Fenian Movement and Irish Republican Brotherhood
In America James Stephens and John O’Mahoney found anti-English feelings to be high and led them to believe that a revolt amongst Irish-Americans was a distinct possibility. This became known as the Irish Republican Brotherhood, a secret society dedicated to armed revolution. They published newspapers and kept the Irish in America informed about the situation in Ireland. The language and editorial style of the paper was anti-English. Stephens returned to Ireland and met with Jeremiah O’Donovan Rossa who had formed The Phoenix National and Literary Society.
Irish Republican Brotherhood
They joined forces and in 1858 became the Irish Republican Brotherhood. They became known as The Fenians. The Fenian movement started demonstrations, found financial support and instigated armed insurrections. They were totally committed to the complete separation of Ireland from England and were ready to use force to achieve this.
They regarded themselves as the revolutionary heirs of Wolfe Tone. They planned a rising for 1867 but like many before it, lacked impact because many of the leaders were arrested, and a lack of communication therefore ensued. The remaining leaders postponed the rising but word did not get to Kerry or England who carried on with little success.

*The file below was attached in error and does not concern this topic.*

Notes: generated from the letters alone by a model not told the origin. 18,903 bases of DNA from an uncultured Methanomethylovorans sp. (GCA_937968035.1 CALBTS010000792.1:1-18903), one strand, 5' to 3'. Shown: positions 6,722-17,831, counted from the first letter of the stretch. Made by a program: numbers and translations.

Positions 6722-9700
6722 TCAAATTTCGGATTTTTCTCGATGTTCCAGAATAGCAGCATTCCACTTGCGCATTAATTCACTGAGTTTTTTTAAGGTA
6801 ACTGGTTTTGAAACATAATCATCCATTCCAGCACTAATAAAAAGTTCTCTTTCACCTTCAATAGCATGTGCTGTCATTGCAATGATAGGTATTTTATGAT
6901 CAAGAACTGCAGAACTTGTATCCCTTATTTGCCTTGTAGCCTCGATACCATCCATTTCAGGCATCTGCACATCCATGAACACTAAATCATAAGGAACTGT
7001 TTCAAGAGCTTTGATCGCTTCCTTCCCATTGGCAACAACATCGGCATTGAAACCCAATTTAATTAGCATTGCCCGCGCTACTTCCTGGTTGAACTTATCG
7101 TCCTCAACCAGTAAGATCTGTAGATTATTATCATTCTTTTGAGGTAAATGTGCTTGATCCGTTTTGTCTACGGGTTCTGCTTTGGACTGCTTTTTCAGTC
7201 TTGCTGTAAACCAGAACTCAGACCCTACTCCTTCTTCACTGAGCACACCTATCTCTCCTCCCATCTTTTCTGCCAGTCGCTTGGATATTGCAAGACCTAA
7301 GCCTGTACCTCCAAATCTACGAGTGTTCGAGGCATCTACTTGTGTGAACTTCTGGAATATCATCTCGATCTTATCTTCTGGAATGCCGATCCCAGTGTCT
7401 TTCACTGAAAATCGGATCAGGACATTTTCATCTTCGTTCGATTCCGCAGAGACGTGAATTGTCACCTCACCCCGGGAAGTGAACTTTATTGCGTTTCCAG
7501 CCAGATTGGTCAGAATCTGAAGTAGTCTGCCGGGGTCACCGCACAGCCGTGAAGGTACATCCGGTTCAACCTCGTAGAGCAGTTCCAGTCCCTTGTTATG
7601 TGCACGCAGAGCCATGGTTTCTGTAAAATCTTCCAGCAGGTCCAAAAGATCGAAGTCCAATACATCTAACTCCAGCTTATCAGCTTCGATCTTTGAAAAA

The most significant event took place in September 1867, where two Fenian leaders were arrested and sent to Manchester for trial. The van taking the prisoners to trial was stopped by a group of Fenians who attempted to free the prisoners. In the attack, when someone was shooting off the lock, a policeman was shot inside the van and the prisoners and rescuers escaped.
A widespread manhunt began many Irish people were arrested, and eventually three of them were tried and sentenced to death. They were Michael O’Brien, Michael Larkin and William Philip Allen and became known as the Manchester Martyrs. All three were innocent and their deaths caused anger in Ireland and in the USA, which in turn gave strength to the Fenian Movement.
You should now read about Arthur Griffith.